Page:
Anne of the Indies

Jacques Tourneur (1904-1977) is best known for the three films he directed for producer Val Lewton at RKO - The Cat People (1942), I Walked with a Zombie (1943), and The Leopard Man (1943) - and for the film noir classics Out of the Past (1947) and Nightfall (1956). However, since a 1975 Edinburgh Film Festival Tourneur Retrospective focused a great deal of critical attention on Anne of the Indies (1951), which had previously been dismissed as a routine Fox swashbuckler with one intriguing variation - the pirate captain is a woman, albeit a woman masquerading in male attire - the film has been a key object of study in several conferences and seminars devoted to feminist film theory and “psychoanalysis and cinema.” In her essay, “Femininity and the Masquerade: Anne of the Indies," Claire Johnston has written:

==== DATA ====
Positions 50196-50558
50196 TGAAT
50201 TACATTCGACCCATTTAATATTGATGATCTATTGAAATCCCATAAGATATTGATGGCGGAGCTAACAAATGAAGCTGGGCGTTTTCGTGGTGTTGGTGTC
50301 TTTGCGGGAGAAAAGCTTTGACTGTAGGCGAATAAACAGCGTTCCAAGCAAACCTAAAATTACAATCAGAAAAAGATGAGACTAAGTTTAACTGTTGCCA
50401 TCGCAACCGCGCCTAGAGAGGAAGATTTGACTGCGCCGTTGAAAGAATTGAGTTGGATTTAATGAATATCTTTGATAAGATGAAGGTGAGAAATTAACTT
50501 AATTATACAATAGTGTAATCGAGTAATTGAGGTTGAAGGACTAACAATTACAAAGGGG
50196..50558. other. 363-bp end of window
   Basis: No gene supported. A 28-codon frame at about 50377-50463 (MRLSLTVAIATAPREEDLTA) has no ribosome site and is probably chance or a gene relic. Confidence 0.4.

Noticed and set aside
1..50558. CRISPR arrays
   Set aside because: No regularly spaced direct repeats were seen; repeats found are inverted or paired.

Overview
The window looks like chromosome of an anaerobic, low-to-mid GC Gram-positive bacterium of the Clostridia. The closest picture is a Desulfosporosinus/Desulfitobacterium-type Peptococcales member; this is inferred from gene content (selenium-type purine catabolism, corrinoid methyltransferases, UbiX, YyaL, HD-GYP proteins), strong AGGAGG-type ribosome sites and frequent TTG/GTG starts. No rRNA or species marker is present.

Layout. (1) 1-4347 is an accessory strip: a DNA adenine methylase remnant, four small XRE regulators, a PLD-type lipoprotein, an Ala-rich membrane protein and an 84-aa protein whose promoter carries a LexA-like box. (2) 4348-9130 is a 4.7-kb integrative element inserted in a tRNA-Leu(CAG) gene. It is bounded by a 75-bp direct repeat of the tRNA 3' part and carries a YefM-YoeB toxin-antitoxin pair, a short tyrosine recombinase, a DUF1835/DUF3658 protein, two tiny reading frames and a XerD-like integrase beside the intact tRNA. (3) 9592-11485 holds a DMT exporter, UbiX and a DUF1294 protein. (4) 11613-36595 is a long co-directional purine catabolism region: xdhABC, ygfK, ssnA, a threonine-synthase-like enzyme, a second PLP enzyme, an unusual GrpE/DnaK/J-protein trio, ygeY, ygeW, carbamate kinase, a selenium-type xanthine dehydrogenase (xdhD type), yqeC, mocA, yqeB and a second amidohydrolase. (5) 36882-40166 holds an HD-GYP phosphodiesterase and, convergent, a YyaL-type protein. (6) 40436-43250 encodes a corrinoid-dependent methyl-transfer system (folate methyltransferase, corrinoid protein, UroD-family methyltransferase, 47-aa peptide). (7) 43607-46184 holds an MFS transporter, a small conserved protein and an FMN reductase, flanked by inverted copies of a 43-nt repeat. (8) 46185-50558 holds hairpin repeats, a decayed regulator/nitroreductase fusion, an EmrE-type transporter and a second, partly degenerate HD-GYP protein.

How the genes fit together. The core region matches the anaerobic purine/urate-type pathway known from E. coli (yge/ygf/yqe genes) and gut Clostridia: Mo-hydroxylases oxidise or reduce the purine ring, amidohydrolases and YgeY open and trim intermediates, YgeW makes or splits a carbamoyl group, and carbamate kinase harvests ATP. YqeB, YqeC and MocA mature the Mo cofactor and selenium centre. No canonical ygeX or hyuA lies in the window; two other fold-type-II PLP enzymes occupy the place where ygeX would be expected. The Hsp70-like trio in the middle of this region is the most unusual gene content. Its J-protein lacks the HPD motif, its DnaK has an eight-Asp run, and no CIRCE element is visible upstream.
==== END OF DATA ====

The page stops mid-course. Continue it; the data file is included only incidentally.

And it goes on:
“...we can see that Anne of the Indies is concerned essentially with the problematic nature of the fundamental fact of bi-sexuality...despite the masquerade.... Tourneur's depiction of the masquerade itself constitutes a radical attempt to situate this dilemma afresh for explore new avenues of desire and phantasy. The film perhaps marks one of the most radical attempts to explore the fact of sexual heterogeneity in the classic Hollywood cinema, foregrounding the repression of the feminine....”

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